Ed Driscoll

Breaking News from 2005

This just in: “TV is increasingly for old people,” the Washington Post’s Cecilia Kang discovered yesterday:

The median age of a broadcast or cable television viewer during the 2013-2014 TV season was 44.4 years old, a 6 percent increase in age from four years earlier. Audiences for the major broadcast network shows are much older and aging even faster, with a median age of 53.9 years old, up 7 percent from four years ago.

These television viewers are aging faster than the U.S. population, Nathanson points out. The median age in the U.S. was 37.2, according to the U.S. Census, a figure that increased 1.9 percent over a decade. So to put that in context of television viewing, he said TV audiences aged 5 percent faster than the average American.

“TV is increasingly for the old, and the Internet is for the young,” Kang began her article. Yes, we know — In 2005, I wrote a post titled “The Graying of Big Media’s Audience,” in which I quoted George Will, who noted:

The combined viewership of the network evening newscasts is 28.8 million, down from 52.1 million in 1980. The median age of viewers is 60. Hence the sponsorship of news programming by Metamucil and Fixodent. Perhaps we are entering what David T.Z. Mindich, formerly of CNN, calls “a post-journalism age.”Writing in The Wilson Quarterly, in a section on “the collapse of big media,” he rejects the opinion of a CBS official that “time is on our side in that as you get older, you tend to get more interested in the world around you.” Mindich cites research showing that “a particular age cohort’s reading habits do not change much with time.”

I also quoted from my then-recent interview with Brian Anderson of City Journal, who told me:

Let’s consider the media universe. With news and opinion, a lot depends on where people are gravitating for their information, and here the traditional or mainstream media, overwhelmingly liberal in orientation, are losing sway–with astounding rapidity. Writing in the New Yorker recently, the media critic Ken Auletta pointed out something I hadn’t noticed: the commercials on the Big Three network newscasts are frequently hawking drugs like Viagra and Mylanta, and the broadcasts themselves often focus on health issues. There’s a reason for that emphasis on infirmity: the average age of a network news watcher is now 60; only about 8 percent of viewership is between 18 and 34. Ten years ago, 60 percent of adult Americans regularly tuned in to one of the network newscasts. Now it’s only about one in three. And people have lost trust in the mainstream outlets. A Pew Research poll last year found that just 21 percent of its respondents viewed the New York Times as a trustworthy news source–a figure below that of Fox News, it’s worth noting.Americans are increasingly turning to new media to get informed. About 40 percent of Americans now watch cable news broadcasts. One in five Americans, maybe even more, look to political talk radio for knowledge of the world. Around 12 percent–26 million Americans–are now reading political blogs, a medium that didn’t really exist a few years ago (and even more are using the Internet more broadly for information). And in the new media, the Right either dominates (as with talk radio and increasingly cable news, where Fox News is the ratings giant) or has at least as much influence as left-of-center sources (as with the Internet and Blogosphere).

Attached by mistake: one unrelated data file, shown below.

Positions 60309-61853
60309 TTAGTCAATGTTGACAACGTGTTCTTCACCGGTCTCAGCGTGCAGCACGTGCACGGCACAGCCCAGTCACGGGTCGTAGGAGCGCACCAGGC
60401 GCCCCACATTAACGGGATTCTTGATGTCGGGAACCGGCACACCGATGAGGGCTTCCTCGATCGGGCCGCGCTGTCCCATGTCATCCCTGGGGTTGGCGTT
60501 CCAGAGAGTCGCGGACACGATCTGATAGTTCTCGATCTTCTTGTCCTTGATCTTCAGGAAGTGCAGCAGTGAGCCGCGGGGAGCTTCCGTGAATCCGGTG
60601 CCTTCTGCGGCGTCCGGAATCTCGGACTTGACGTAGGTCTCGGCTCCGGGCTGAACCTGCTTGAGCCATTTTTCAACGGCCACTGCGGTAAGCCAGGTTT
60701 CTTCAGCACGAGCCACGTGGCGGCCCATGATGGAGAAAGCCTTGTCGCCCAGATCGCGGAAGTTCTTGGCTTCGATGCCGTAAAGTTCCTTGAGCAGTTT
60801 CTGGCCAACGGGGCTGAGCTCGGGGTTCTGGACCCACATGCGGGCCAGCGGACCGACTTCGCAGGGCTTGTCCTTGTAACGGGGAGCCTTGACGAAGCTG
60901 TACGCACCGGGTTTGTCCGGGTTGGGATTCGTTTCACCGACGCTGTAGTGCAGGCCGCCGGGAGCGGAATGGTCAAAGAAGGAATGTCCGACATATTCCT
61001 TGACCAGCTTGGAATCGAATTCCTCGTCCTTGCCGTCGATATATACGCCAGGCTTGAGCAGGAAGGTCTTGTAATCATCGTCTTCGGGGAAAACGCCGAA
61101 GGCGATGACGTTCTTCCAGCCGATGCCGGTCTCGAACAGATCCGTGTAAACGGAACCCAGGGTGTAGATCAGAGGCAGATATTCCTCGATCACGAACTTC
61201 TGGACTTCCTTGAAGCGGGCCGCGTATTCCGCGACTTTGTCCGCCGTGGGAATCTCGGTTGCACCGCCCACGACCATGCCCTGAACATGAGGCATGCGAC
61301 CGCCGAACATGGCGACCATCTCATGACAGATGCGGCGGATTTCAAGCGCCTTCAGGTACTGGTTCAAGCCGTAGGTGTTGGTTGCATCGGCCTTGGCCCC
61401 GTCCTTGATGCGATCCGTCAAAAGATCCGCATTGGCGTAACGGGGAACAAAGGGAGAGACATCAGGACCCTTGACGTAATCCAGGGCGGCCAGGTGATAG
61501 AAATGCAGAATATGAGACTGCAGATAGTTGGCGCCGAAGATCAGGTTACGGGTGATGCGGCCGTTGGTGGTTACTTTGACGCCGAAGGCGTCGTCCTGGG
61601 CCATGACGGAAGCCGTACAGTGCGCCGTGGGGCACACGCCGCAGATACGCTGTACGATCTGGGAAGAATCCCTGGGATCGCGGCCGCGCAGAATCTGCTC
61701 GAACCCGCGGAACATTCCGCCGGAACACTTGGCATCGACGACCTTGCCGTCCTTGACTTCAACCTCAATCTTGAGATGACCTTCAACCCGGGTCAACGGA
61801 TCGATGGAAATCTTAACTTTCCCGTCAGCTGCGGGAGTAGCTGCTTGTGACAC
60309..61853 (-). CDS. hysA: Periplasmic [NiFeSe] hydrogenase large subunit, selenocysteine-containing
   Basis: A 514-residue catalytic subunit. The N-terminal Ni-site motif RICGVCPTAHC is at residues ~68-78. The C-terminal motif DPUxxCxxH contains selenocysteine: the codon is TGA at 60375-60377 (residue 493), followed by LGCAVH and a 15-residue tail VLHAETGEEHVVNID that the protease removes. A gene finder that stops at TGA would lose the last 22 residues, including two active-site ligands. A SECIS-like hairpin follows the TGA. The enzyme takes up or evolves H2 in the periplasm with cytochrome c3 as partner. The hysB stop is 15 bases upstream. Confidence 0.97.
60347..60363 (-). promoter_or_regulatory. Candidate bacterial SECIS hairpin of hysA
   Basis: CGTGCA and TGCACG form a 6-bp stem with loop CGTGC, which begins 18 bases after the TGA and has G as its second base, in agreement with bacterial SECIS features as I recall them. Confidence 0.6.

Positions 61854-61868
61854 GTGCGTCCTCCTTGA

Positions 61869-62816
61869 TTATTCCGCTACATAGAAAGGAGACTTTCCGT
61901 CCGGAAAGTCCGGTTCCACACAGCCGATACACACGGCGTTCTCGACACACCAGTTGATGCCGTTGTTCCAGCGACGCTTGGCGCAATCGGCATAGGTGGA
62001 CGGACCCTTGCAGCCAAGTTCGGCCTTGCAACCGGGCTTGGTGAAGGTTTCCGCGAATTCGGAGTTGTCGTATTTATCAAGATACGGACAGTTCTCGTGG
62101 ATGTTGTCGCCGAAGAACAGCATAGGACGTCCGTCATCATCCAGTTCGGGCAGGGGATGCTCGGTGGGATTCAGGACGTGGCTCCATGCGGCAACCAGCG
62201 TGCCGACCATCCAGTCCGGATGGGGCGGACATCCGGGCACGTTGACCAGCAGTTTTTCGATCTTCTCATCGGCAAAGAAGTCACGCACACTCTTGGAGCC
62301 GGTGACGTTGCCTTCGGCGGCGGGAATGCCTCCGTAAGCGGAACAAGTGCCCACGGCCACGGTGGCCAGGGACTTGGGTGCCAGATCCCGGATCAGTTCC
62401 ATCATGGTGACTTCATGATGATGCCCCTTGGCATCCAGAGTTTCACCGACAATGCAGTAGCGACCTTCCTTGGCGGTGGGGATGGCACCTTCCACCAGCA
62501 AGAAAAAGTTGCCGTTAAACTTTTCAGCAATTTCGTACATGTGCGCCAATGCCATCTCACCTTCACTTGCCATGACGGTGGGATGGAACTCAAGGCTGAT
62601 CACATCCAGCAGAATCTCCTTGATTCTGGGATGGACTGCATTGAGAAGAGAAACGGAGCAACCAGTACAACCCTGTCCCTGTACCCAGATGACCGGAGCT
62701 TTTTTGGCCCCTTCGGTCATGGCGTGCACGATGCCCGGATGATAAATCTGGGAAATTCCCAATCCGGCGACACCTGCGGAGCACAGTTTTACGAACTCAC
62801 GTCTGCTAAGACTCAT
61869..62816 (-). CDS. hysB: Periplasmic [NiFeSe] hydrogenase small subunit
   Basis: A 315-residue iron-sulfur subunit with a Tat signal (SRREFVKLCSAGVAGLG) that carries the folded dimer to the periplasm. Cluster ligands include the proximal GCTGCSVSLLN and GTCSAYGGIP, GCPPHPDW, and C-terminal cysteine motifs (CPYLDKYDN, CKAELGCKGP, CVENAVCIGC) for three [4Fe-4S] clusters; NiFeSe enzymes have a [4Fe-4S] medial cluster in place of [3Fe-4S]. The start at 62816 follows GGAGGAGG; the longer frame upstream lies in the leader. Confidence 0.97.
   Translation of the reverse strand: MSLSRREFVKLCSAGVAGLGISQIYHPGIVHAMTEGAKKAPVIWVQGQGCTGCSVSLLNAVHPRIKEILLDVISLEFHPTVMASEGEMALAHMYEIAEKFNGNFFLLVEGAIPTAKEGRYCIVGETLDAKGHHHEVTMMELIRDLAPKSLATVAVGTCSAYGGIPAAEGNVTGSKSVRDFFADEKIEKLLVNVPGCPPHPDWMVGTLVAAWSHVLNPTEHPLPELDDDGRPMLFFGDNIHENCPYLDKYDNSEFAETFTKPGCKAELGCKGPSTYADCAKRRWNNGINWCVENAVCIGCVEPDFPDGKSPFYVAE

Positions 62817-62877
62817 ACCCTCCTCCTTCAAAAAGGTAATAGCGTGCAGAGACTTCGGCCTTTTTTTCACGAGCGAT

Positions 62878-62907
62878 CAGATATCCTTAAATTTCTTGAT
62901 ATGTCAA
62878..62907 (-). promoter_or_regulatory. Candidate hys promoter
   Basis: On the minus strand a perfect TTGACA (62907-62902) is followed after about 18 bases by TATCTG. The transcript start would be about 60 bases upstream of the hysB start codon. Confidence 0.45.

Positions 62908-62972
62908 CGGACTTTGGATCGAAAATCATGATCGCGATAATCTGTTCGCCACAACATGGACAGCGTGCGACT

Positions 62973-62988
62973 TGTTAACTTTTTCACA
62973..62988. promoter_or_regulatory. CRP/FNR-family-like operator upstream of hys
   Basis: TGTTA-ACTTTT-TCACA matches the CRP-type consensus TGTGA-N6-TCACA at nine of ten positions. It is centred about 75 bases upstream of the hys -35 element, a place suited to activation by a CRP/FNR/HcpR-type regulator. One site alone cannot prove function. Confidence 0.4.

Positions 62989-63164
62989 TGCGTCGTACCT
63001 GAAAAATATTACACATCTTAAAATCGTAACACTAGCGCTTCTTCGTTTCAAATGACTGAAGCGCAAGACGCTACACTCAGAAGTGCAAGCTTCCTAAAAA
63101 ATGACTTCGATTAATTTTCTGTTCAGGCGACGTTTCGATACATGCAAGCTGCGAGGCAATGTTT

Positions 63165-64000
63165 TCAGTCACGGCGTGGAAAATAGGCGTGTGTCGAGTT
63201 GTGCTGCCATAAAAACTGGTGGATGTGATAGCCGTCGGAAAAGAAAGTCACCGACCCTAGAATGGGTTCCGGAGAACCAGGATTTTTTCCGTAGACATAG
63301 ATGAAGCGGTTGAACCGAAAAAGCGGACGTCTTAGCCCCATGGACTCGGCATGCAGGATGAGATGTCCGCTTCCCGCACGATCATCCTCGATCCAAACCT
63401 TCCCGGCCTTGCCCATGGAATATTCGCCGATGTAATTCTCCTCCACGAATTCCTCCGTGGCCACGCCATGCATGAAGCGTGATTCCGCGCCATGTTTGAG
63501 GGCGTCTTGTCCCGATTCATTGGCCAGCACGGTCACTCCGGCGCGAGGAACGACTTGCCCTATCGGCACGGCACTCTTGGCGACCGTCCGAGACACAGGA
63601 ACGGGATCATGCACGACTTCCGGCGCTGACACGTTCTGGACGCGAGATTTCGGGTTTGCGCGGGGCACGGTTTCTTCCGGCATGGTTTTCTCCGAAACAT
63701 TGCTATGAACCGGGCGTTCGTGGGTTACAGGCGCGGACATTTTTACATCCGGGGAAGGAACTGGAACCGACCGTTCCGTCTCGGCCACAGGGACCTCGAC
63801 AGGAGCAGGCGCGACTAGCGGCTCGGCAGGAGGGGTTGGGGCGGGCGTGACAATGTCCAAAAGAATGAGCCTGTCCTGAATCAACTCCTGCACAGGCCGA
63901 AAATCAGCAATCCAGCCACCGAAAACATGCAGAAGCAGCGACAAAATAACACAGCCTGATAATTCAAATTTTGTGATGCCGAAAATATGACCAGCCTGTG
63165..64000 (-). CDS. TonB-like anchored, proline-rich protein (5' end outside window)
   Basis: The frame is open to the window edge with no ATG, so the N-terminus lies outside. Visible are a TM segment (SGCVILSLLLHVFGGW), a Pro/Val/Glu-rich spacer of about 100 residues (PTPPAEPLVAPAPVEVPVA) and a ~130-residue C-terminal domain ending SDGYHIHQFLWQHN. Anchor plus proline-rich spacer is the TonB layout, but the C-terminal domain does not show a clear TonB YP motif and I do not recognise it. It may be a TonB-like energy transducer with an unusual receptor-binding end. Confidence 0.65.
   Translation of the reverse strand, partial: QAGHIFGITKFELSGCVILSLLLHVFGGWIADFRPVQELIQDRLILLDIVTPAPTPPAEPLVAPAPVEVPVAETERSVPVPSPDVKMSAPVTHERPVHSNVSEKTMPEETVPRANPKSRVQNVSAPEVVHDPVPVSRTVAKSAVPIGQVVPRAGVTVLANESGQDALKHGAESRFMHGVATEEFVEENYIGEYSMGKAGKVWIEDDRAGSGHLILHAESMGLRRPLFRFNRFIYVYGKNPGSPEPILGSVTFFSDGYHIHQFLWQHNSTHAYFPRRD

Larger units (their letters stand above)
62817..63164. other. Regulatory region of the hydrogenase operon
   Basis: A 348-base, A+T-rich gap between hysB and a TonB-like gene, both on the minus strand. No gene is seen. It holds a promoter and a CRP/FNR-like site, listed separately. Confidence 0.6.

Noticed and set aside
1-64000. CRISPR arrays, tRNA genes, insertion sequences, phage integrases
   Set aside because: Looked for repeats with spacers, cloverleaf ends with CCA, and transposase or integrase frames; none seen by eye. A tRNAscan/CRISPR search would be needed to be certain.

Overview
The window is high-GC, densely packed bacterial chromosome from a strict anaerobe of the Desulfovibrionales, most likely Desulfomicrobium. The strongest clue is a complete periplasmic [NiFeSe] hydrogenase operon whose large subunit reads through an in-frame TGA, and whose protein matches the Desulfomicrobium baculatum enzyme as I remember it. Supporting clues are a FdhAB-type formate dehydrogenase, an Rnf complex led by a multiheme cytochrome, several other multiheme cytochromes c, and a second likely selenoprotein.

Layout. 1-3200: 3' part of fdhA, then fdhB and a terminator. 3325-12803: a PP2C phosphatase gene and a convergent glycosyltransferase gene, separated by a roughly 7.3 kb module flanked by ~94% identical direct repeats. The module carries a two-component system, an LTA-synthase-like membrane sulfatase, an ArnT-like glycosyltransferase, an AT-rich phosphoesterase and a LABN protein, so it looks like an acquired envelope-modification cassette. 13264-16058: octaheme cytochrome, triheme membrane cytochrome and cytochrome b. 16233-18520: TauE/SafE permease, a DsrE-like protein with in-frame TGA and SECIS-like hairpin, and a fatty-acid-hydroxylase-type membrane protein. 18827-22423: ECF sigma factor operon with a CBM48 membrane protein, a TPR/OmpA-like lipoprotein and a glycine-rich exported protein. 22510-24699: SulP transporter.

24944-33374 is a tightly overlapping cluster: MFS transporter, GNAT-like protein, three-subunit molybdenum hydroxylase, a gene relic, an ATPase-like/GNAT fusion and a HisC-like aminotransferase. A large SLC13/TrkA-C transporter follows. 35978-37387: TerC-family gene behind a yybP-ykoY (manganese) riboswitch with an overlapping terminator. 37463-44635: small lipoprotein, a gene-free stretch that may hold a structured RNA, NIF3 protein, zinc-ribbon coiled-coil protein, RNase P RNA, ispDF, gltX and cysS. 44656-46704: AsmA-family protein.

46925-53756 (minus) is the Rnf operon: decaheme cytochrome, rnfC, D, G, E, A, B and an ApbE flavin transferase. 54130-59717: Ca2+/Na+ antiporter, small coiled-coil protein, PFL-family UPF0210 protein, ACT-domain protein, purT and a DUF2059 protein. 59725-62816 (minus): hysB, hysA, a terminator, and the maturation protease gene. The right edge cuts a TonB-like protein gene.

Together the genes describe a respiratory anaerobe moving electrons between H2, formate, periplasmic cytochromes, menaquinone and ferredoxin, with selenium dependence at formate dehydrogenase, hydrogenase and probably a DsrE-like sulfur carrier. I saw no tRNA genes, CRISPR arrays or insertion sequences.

As George Will concluded:

The future of the big media that the young have abandoned is not certain. But do you remember when an automobile manufacturer, desperately seeking young customers, plaintively promised that its cars were “not your father’s Oldsmobile”? Do you remember Oldsmobiles?

Oldsmobile produced its last car in 2004; the brand-name didn’t even survive until 2009 when the Obama administration seized General Motors and effectively took, at least for a time, government control of a formerly independent corporation. Of course these days, most TV network employees — certainly most TV on-air talent — are effectively Democrat operatives with bylines. But as they indicated in a column back in February, the far left Salon would be happy to see the television networks — and the film industry as well — officially under state-run control.

Sure, nationalized socialism didn’t work out so well for Germany. And the Soviet Union. And pre-Thatcher post-war England. And China. And North Korea. And Cuba. And Venezuela. And

But it’s gotta work here, right?